What One Paseo Should Be!

The Village Carmel Valley Deserves

Carmel Valley wants a village, but is only being offered a mixed-use urban mall. The General Plan says we're supposed to be a "Community Village", and Kilroy tells us that One Paseo is in line with this, but examples seem to show otherwise. Examples of Community Villages include the Uptown District in Hillcrest, or the downtowns of La Mesa, Oceanside, La Jolla and Encinitas.

So what do these look like? Well, you're probably familiar with La Mesa, La Jolla, Oceanside or Encinitas, but what about the Uptown District? The Uptown District in Hillcrest is pictured at the start of this posting, pretty great, huh?! That's exactly what I want in Carmel Valley, it looks like a village! And the EPA, on their own website (visit the site), touts the Uptown District as a successful, high-density development:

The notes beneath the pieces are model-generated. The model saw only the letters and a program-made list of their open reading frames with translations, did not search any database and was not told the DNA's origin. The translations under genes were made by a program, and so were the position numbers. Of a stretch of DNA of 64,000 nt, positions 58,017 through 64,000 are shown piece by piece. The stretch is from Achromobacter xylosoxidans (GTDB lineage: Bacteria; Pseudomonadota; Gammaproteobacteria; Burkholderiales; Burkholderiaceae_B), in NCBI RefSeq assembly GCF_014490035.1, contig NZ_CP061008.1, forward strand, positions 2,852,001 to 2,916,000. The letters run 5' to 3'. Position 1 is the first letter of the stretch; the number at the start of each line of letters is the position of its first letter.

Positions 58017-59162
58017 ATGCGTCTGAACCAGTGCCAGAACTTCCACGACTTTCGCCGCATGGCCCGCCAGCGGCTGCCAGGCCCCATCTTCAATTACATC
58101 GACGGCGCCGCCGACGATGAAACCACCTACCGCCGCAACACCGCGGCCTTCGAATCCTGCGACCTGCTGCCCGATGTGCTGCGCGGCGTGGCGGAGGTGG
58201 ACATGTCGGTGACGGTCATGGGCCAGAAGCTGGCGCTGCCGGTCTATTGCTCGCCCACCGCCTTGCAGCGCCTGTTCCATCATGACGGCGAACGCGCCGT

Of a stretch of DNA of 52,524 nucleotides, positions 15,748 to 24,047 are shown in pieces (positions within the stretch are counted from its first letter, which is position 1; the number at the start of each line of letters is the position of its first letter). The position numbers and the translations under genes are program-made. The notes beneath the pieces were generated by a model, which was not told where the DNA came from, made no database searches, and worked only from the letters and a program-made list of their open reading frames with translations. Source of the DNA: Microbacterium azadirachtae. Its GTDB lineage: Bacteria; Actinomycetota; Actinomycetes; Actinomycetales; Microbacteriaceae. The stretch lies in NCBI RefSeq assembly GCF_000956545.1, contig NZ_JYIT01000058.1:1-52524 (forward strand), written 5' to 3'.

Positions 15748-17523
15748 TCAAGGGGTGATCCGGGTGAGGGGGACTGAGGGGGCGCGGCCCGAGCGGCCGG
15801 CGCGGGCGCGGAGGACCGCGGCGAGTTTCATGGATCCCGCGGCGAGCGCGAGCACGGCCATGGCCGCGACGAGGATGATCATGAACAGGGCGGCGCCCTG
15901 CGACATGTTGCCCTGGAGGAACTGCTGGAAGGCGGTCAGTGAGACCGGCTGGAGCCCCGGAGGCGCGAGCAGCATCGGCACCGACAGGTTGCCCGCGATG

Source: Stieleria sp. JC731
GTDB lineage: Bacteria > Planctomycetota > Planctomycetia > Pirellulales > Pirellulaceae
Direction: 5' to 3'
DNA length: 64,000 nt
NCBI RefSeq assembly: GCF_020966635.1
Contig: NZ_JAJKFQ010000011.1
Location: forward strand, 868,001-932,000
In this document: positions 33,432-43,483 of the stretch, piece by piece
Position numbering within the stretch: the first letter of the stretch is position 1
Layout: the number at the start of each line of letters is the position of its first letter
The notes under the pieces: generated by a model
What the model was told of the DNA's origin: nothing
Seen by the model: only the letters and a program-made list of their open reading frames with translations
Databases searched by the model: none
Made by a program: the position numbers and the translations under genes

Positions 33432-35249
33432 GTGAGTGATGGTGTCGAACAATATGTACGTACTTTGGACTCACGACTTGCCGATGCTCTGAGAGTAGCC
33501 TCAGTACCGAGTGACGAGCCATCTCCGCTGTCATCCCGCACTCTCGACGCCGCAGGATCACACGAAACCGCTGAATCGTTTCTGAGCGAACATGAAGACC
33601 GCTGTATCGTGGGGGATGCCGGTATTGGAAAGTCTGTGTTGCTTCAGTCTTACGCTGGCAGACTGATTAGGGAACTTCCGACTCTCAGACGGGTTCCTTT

...The project, a successful 14-acre mixed-use, high-density development in the city's Hillcrest neighborhood, ... combines a mix of uses, including 318 homes, 145,000 square feet of commercial and retail space, and a 3,000-square-foot community center. The residential density is over 20 units per acre, far more than the city average of less than 3 units per acre...

This village has everything we want and meets all the requirements of Smart Growth!

So, why do we need the density of One Paseo if this is also a great example of smart growth? I believe we should demand a village that looks more like these other example areas (the Uptown District, or the downtowns of La Jolla, Oceanside, Encinitas or La Mesa.) This would be more appropriate to Carmel Valley.

Again, my opinion. What do you think?

Has Kilroy misrepresented One Paseo to the public?